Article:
Miami Book Fair or WWE Survivor Series? Intellectually stimulating discussions or cheap recurring story lines? That was the dilemma we faced last night, but ultimately chose wrestling as a sort of sociological experiment. And watching grown men pretend-beat the shit out of one another proved quite telling about the current state of mankind. We met several socially inept guys and gals that rarely make it out of their bedrooms at last night's WWE Survivor Series, an event that combines pyrotechnics, acrobatics, and homoeroticism, neatly packaged into a three-hour Pay-Per-View event.
By 6:20 p.m., a line of eager wrestling fans stretched well beyond the front steps of the American Airlines Arena and onto the Biscayne Boulevard sidewalk. As triple-A staffers opened the door ten minutes later, five grown men--presumably all in their mid-to-late twenties, and virgins--argued about WWE plot lines and made match predictions. In the very brief, yet incredibly awkward exchange with said dudes, we learned that "John Cena is a dick" for being a traitor, and "MVP is the best" because he's from Miami. When we touched on the topic of predetermined match outcomes and predictable story structure, one man nearly died of an asthma attack after he passionately informed us that there is nothing fake about wrestling.
We casually slipped away from the conversation as the asthmatic signaled to his buddy for the inhaler, and blended in with the crowd as we shuffled passed the entrance. Once inside, we made our way towards section 108 and found our seats. Like restless children at church, we fidgeted in our chairs as the anxiety built up for the performance.
The relatively small crowd--the upper deck was blocked off and several empty seats in the lower bowl--of WWE disciples was 70% male, 27% female, and three percent indistinguishable. That last group wore Mexican wresting masks or some other type of wrestling-related regalia, so identifying a gender proved quite difficult, mainly because man boobs and chubby girl breasts look the same in Survivor Series 2010 commemorative shirts.
At 7:45 p.m., still fifteen-minuets away from going live, the WWE ring announcer introduced a "very special bonus match" between rapping wrester Our Truth, as the "good guy," and Zach Ryder, "the villain." A six or seven minute display of intense acrobatics resulted in a good guy victory. Our Truth's theme music--a rap song that asks, "What's up?" several times--brought the crowd to their feet as he proudly stood atop the turnbuckle in a victorious manner. After the match, the ring announcer introduced the commentators and we finally recognized a face, longtime WWE soap star Jerry "The King" Lawler. At 60, he doesn't look a day under 70. Michael Cole and Matt Striker joined him at a ringside booth, but for fans in attendance, their presence wasn't felt beyond their lackluster intros.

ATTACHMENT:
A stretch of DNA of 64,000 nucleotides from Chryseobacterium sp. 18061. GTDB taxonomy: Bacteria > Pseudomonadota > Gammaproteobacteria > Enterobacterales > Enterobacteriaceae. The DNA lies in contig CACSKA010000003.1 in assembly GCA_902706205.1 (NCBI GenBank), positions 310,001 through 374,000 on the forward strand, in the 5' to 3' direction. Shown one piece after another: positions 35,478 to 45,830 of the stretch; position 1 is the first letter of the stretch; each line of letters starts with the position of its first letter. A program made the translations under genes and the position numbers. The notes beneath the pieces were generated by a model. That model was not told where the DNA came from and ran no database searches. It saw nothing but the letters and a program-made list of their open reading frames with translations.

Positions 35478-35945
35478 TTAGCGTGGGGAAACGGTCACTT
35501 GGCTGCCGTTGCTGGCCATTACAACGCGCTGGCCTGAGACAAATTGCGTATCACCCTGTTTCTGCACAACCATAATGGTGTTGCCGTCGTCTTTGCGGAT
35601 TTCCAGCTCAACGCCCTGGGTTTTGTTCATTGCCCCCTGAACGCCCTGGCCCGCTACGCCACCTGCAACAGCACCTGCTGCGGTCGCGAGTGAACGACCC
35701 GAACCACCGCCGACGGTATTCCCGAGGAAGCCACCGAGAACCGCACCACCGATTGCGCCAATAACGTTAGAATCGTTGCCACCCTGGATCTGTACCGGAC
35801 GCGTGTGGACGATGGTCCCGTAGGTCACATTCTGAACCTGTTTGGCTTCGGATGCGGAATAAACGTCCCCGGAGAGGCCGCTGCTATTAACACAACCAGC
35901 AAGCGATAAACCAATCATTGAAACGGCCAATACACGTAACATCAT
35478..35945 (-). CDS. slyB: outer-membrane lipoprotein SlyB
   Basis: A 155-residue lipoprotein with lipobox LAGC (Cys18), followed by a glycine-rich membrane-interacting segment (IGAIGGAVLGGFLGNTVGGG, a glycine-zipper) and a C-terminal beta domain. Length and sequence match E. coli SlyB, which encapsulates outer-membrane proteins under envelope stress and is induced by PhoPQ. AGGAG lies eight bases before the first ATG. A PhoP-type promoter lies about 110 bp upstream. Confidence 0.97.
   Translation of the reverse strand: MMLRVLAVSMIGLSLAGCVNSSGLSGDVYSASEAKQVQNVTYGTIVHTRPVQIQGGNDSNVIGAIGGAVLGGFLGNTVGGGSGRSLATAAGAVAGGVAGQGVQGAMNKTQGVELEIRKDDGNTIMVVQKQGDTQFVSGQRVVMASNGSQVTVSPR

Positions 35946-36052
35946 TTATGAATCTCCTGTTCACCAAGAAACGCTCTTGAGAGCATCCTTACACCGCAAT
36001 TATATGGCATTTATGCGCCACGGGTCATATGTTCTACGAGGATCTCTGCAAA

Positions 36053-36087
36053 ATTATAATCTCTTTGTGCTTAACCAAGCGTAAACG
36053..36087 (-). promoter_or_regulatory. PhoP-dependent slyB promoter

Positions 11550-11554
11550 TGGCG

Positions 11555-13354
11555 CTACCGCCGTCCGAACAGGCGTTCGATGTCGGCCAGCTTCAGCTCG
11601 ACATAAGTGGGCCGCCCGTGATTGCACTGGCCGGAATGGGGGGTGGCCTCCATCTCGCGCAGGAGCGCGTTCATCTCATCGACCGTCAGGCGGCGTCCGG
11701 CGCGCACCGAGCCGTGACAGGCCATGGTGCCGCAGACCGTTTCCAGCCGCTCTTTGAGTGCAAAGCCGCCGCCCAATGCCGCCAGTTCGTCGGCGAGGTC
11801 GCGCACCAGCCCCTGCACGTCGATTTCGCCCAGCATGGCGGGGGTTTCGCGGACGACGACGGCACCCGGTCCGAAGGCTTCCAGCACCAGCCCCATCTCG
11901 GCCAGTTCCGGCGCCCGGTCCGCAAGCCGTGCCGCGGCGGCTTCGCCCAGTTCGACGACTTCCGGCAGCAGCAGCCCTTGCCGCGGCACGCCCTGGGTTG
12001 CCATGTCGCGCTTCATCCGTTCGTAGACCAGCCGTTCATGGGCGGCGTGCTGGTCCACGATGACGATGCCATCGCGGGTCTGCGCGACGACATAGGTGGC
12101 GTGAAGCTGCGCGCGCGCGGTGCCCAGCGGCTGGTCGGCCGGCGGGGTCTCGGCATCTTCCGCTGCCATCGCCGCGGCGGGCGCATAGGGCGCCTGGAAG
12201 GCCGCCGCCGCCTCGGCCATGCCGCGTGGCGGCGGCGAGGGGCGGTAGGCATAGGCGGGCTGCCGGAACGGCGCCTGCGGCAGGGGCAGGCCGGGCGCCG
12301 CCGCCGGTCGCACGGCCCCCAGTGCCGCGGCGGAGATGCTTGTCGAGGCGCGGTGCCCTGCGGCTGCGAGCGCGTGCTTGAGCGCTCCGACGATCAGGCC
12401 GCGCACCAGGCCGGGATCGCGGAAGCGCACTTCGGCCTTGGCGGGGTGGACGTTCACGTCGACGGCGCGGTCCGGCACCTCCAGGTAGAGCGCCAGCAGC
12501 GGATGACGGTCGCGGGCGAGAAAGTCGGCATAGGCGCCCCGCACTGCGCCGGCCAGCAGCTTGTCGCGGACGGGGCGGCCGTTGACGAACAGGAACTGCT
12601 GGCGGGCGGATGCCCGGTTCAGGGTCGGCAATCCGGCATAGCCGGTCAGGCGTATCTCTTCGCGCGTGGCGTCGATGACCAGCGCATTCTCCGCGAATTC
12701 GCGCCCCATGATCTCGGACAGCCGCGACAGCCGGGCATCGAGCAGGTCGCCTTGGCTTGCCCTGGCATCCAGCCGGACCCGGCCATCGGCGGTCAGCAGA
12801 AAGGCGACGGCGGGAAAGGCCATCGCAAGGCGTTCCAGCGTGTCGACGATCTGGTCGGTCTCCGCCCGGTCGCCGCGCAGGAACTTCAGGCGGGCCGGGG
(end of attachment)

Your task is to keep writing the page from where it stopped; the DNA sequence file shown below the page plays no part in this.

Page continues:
Daniel Bryan and Ted DiBiase, Jr. acted out the first fight broadcast on last night's Pay-Per-View event, which again resulted in a good guy victory. Bryan played that role, but a former Real World cast member interrupted his predetermined victory celebration atop the Survivor Series ramp. In 2001, Mike "The Miz" Mizanin joined the cast of Real World: Back to New York, and subsequently earned a living as a MTV reality whore before joining another cable network to wrestle. As a "proud citizen" of Cleveland, Miz--who did not perform last night--used the triple-A as a forum to shit on the Miami Heat and LeBron James.
After whacking Bryan across the back with a metal briefcase, Miz told the crowd that the Miami Heat were "arrogant, despised by millions, helpless and mediocre at best." He said James is "nothing more than D. Wade's little sidekick." Naturally it sparked a "Let's go Heat" chant.
Following the first bout came a series of matches seemed to drag on forever. Matters were made worse by a boy in front of us who was oblivious to the fact that others were in attendance and held up a dumb sign for the duration of the play. Our view of the stage was obstructed, and we were left no option other than to watch the performance on the video screen.
By the time the final match rolled around--a highly anticipated bout between good guy Randy Orton and the evil Englishman Wade Barrett--we were miserable. It was like being at a mediocre opera and not knowing Italian. We were lost, struggled to follow the plot, and were yelled at by a socially inept manchild for asking too many questions. From what we understand, John Cena refereed the final match and was supposed to fix the results. If the good guy won, Cena would've been "fired" from the ongoing melodrama known as the WWE. Writers chose the good guy to win, so Cena is likely "out of a job" until a stupid, melodramatic twist of fate possibly happens tonight on Monday Night Raw.